A couple of years ago I wanted to join a book club, but couldn’t find one in my area. The problem with the area I live in is not with a lack of readers. Rather there are so many readers, as soon as one starts up, a book club will fill up quickly. Each book club I came across was either full or wasn’t at a time I could attend.
Having the combination of a desire to get together with other book lovers to chat and being myself, I eventually created a book club of my own. It’s how I roll.
It can be difficult work running a book club. You can be plagued by doubts, feel the energy you put into it as a waste of time, and that member’s could either take it or leave it. On the upside is when everything goes well and you get to have fantastic conversations about books, have a laugh, commiserate over a disliked read, discover new reading material, and, if you’re more of a socialite than I am, you’ll hopefully make some new book-loving mates.
Earlier this year I had to say goodbye to my book club. After missing four meetings in a row and problems with my health, I realised it was time to bow out. I didn’t end the book club. There were still members attending and even though I create things for myself because I can’t find what I need, I also want others to enjoy it. So when I left another member took over and I’m still part of the FB group.
Although I’m not really part of the group or the book club anymore and moving to another area in a couple of months also makes the end of my participation all too clear.
It has now been several months since I left the book club and here’s what I’ve discovered since then; I miss it. That’s right, I’m pining away for a book club.
I don’t necessarily miss running one. I believe if someone asked me to take up that position again I’d refuse. I wouldn’t need to consider it either. I’ve done my dash of running and organising things. I don’t need to go down that road again, at least not for the time being.
What I miss is having that book in common with others and knowing I’ll be discussing it with them soon. I miss having the anticipation that can come with deciding on the next book with others, wondering what read will be next, and knowing we’ll be reading it around the same time. What I miss most of all of course is the catching up, the jokes that only other book-lovers will understand, and being around others who understand your passion for reading.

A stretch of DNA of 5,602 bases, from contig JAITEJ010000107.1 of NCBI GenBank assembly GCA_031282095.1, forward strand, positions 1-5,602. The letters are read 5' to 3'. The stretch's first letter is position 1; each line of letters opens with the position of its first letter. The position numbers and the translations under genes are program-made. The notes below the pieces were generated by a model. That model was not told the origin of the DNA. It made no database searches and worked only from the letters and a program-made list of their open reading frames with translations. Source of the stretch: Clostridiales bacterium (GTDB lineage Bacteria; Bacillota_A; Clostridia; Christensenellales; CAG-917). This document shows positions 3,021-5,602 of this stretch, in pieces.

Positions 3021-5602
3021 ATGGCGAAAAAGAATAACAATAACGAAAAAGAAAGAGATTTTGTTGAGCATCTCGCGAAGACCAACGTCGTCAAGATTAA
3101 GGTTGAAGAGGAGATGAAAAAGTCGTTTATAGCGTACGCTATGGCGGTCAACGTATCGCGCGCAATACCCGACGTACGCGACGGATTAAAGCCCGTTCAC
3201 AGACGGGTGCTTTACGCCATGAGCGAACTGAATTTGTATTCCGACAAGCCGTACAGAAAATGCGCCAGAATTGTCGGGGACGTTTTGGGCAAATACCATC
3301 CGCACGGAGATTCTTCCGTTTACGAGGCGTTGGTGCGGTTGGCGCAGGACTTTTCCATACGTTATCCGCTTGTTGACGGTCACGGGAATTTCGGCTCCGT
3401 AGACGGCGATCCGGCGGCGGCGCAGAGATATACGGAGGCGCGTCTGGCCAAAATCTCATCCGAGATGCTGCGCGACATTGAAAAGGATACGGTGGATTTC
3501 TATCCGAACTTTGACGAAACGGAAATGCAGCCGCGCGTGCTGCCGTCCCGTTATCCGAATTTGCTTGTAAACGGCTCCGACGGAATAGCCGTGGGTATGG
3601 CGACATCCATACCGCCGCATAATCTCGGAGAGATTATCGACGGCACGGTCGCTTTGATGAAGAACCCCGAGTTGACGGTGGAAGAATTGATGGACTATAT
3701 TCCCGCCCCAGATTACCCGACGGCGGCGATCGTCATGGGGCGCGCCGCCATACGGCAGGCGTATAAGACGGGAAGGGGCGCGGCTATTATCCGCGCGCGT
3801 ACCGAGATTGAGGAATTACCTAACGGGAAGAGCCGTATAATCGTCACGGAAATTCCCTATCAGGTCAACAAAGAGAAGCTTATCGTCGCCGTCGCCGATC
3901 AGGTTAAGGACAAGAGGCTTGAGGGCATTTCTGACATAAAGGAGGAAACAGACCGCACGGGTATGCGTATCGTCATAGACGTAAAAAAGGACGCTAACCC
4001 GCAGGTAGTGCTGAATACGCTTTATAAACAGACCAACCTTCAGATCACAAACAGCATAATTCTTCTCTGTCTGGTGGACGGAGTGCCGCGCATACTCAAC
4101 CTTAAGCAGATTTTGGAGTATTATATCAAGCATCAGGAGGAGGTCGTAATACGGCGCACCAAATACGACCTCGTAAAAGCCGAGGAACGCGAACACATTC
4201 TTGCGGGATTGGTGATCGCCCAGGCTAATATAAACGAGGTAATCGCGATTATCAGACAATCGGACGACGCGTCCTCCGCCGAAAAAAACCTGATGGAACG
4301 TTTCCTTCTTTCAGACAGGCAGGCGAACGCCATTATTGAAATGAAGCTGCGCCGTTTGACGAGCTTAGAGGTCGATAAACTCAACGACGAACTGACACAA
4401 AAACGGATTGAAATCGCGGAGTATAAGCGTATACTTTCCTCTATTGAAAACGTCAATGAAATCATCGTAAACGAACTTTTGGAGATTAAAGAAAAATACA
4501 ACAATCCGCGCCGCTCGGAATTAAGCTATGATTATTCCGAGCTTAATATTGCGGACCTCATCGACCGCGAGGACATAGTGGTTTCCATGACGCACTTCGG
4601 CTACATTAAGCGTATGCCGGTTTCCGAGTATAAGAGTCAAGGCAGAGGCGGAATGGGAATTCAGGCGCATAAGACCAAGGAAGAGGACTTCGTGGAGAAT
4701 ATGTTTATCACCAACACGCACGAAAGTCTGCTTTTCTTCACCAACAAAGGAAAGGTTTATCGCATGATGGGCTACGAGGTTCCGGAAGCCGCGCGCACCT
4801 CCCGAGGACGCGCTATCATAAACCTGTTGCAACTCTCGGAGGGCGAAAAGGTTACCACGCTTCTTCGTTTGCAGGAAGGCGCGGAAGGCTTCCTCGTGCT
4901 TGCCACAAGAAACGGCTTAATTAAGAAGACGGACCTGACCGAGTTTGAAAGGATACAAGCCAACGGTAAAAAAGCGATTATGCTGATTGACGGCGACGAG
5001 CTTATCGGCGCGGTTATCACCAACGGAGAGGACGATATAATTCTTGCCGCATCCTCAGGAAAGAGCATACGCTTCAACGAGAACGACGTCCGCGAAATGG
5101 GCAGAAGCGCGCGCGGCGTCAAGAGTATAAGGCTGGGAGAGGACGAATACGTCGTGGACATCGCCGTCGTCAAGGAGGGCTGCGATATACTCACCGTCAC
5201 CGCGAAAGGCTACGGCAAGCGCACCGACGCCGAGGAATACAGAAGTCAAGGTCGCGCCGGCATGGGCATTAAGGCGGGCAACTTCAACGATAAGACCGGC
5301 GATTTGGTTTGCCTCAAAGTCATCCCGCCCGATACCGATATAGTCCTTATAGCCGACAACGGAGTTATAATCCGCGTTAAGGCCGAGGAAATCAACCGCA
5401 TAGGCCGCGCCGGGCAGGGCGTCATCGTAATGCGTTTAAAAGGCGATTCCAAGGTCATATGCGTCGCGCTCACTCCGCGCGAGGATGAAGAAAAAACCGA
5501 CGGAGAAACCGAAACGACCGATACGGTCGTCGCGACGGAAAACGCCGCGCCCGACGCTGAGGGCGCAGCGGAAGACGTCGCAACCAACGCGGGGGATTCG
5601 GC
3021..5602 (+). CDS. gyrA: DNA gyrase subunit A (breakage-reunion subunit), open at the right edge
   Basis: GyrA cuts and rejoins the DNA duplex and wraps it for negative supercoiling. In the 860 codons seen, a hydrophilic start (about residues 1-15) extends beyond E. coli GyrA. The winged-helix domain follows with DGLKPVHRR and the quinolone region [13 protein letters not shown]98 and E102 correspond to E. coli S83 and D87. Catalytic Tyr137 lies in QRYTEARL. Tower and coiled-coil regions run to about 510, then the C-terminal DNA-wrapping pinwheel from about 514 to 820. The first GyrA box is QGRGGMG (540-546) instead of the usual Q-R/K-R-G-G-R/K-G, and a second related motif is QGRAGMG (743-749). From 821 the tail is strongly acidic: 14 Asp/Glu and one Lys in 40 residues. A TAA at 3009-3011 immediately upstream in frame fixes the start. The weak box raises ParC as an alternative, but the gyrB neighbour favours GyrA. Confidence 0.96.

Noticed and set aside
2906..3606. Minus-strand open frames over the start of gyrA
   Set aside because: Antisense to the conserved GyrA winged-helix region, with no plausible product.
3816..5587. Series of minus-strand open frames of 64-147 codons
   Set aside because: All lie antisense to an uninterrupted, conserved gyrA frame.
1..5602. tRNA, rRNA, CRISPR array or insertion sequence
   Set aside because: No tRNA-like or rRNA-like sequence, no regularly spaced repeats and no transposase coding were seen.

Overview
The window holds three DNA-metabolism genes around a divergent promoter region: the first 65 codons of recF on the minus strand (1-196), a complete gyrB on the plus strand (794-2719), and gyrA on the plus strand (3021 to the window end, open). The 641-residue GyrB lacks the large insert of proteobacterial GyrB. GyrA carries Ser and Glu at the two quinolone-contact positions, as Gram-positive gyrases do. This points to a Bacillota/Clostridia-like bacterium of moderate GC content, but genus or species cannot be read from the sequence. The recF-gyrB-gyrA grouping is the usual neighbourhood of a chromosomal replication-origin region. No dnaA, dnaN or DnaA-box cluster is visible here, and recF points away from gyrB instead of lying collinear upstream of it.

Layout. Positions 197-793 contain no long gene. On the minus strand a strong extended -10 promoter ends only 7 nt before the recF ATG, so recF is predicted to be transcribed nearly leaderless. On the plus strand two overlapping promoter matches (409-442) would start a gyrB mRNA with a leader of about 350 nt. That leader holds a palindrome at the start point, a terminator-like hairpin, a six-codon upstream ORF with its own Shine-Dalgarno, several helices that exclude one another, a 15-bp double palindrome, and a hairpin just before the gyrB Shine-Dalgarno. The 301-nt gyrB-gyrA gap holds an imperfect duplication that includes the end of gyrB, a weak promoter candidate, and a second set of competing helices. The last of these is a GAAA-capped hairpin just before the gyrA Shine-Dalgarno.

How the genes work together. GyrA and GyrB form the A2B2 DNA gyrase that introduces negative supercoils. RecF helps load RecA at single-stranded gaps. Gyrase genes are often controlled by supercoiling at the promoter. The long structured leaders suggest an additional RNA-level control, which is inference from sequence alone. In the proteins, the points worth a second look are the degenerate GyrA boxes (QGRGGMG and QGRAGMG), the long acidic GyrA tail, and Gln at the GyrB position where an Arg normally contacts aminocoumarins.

I’m sure many will agree with me when it comes to reading, unless you’re reading to or with someone, that it can be a very solitary, oftentimes an isolating, pursuit. While there is a connection achieved with reading to or with someone, I still find it’s not quite the same as reaching the goal of finishing a book and then coming together to discuss it with a group.
Of course book clubs aren’t the beginning and ending of bookish interactions. There are also book blogs, online book groups, and forums, which offer a level of connection. I’ve participated in all of these mediums, going so far as creating my own (again with the creating), for several years now. I’ve found they’ve offered a level of pleasure that comes from camaraderie with like-minded folk, even when it’s something as basic (and dare I say anti-social) as lurking around blog posts.
As wonderful as those forms of connection are, I find they’re not enough for where I feel I am at this point in time, and I wonder if I’ll be able to find a book club that fits further down the line.
Yet for all my pining away for bookish gatherings, I also find reasons for not wanting to be a part of a book club. Being told what to read, for me, has its limitations. It can vex me when I have a time limit, or when it’s something I really don’t want to read, but this mostly happens after reading several books. My best, and worst, example comes with reading classic fantasy. Three books are my limit and after that I need to change genre or I will be too aggravated to read for a while. It’s all the clichés. They drive me nuts!
I’m starting to feel as though I’m ranting at everyone so here’s my conclusion – perhaps once I switch from the organiser mindset into the member mindset, my hesitation to look for or join another book club will end. Until then I think it might be safer to stick my head in a book while keeping an eye out for anything interesting that might help solve my problem of grieving over a book club.
If you’ve joined a book club, and left, what has been your experience? I’d love to hear about your experience with book clubs, whether it’s running one, being a member, joining up, leaving and grieving, or even if you’ve just wondered about them. Share with me.__ Image by Ariel Camilo via SXC Have something bookish you’d like to share with BA’s readers? We’re always looking for guest posters, regular contributors, and we’d love to hear from you.